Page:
On October 21st at St. Peter’s in Rome, Pope Benedict will preside over the canonization of seven new saints. The announcement of the date of their canonization coincided with the beginning of Lent. For me this was a particularly appropriate time for such an announcement, as a reminder that our primary and foundational vocation is to become holy, for each of us to become a saint.
The men and women who will be raised to the altars in October are an unlikely group of saints from a variety of peoples, generations, ways of life and historical periods. There two North Americans, a laywoman belonging to the Mohawk nation and a woman religious from the United States, a young male catechist from the Philippines, a French Jesuit missionary priest, a German lay woman, an Italian priest and a Spanish sister.
Two were martyred, the rest witnessed to Christ by their various ministries within the Church or in the world. All seven however, patterned their lives on the teaching and the example of Jesus. In the paradoxical world of the life of faith, the more they conformed themselves to Christ, the more they became their deepest and truest selves. This made them radiant with the holiness of the Lord they loved and served.
We can see this even in the brief outline of their lives.
Blessed Marianne Cope
The daughter of German immigrants to the United States and a Franciscan sister, in 1883 she left behind her family and religious community in New York State to lead a small band of sisters to care for the lepers in Molokai. Her commitment was total. Initially caring only for women and girls with leprosy, after the death of St. Damien she assumed leadership of the nursing ministry of the entire leper colony, where she remained for the rest of her life.
Blessed Kateri Tekakwitha
Born in present-day upstate New York and belonging to the Iroquois nation, Blessed Kateri (Catherine) had a Mohawk father and Algonquin mother. As a child she lost both of her parents to smallpox and while surviving herself, bore the scars of smallpox on her face for the rest of her life. Her mother and stepmother were Christians, but her conversion to the faith was opposed by her father and other members of her extended family. However, she was baptized at the age of 20 by the Jesuits in 1676 and remaining a virgin and unmarried, consecrated herself to Christ, until her death four years later.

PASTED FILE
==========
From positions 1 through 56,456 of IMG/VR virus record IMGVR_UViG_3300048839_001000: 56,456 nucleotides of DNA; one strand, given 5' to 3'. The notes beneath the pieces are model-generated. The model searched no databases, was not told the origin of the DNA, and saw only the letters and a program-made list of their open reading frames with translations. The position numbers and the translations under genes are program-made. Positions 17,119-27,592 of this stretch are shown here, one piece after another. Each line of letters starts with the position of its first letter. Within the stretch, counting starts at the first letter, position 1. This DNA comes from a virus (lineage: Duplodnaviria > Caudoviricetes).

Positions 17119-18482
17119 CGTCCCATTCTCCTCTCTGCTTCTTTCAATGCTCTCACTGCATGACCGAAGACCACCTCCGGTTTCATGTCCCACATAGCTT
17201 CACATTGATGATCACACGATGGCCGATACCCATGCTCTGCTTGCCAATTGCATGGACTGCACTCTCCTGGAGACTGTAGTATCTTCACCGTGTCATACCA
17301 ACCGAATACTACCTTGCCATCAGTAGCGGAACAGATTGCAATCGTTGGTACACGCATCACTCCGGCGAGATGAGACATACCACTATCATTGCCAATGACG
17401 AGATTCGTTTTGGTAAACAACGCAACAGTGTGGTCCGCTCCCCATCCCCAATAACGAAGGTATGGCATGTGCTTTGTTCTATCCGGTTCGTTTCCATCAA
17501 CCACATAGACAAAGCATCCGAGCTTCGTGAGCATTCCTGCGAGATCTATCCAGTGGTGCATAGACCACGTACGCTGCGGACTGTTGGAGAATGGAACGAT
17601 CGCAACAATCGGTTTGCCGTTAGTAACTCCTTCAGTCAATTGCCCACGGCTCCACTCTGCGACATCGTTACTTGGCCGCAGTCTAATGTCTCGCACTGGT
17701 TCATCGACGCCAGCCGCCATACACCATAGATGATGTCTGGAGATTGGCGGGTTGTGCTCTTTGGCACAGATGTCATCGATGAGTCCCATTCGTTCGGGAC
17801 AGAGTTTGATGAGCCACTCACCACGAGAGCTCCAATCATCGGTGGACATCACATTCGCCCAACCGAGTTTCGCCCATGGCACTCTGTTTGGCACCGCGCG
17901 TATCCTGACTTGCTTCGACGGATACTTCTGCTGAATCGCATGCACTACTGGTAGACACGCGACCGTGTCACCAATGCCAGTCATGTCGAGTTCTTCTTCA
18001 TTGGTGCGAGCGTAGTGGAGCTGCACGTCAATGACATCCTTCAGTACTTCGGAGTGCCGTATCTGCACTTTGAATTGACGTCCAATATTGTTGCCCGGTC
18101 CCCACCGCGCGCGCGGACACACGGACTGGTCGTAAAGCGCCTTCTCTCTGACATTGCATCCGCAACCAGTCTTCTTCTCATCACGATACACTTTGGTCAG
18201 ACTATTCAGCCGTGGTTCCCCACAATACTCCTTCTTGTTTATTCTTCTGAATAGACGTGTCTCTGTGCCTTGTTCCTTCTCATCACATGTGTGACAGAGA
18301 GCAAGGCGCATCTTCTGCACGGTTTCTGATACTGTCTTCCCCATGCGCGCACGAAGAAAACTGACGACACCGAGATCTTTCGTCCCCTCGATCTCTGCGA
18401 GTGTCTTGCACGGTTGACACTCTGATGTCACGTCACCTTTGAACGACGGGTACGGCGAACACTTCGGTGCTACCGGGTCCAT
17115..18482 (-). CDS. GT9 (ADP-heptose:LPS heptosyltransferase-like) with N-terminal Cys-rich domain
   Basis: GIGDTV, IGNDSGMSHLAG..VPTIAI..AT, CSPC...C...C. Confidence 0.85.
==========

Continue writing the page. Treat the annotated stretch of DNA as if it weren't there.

Fr. Jacques Berthieu SJ
Blessed Father Jacques, a French Jesuit, was sent as a missionary priest to the island of Madagascar off the east coast of Africa at the end of the nineteenth century. After nine years as a diocesan priest in France, he joined the Jesuits and was assigned to the missions. He was taken prisoner in 1896 while trying to help his parishioners to escape from a tribal conflict that had broken out in his district. His captors offered to spare his life if he would renounce his faith and when he refused he was put to death.
Blessed Peter Calungsod
This young man was a lay catechist from Cebu in the Philippines. At the age of 14 he joined the Jesuit mission to the island of Guam where he helped to prepare Chamorro converts for baptism. The deaths of several infants after baptism angered some of the islanders, who believed that the sacrament had caused their children’s deaths. Consequently, in 1672 the catechist Peter and the Jesuit priest Diego San Vitores were martyred for the faith.
Blessed Father Giovanni Battista Piamarta
Blessed Father Giovanni was an Italian priest from northern Italy. He was particularly with poverty of working men and women in his country that forced so many Italians to immigrate to the United States and Latin America at the turn of the 20th century. He founded two religious orders: one for men, the Congregation of the Holy Family of Nazareth and for women the Humble Servants of the Lord. Both are dedicated to training young men and women in the Christian life through prayer, work and community.
Blessed Carmen Salles y Barangueras
Blessed Carmen was a Spanish sister who founded the religious order of the Sisters of the Immaculate Conception in the 1890’s in Barcelona. She initially joined an order that assisted women who were prostitutes or criminals. However, she began to wonder what the lives of these women would have been like if they had had the opportunity to go to school and become educated. This led Blessed Carmen to found a new religious community dedicated to helping to lift women out of poverty. She established day schools for the children of women working in factories and night schools where poor women could become literate and find alternatives to prostitution and street crime.
Blessed Anna Schaffer
Blessed Anna was a devout lay women living in Germany at the turn of the 20th century. She had hoped to live out a missionary vocation or to enter religious life but an accident in which her legs were badly burned left her completely disabled and bedridden. From 1902 until her death in 1925 she was largely confined to her room. She accepted the infirmity and pain that she suffered as a way of sanctification, spending each day in prayer, work (sewing) and spiritual correspondence.
This Lent then, is our opportunity to grow in holiness in the ways that are appropriate for our state of life. In the remaining weeks of Lent, let us continue to make time to listen to the voice of Jesus by withdrawing to the inner room of our hearts in prayer. Let us continue to find ways to deny ourselves, for the sake of Jesus who has given us everything. And let us continue to give generously to those in need, so that in them we might see Jesus and grow in our love for Him.
Newly glorified saints of God, pray for us.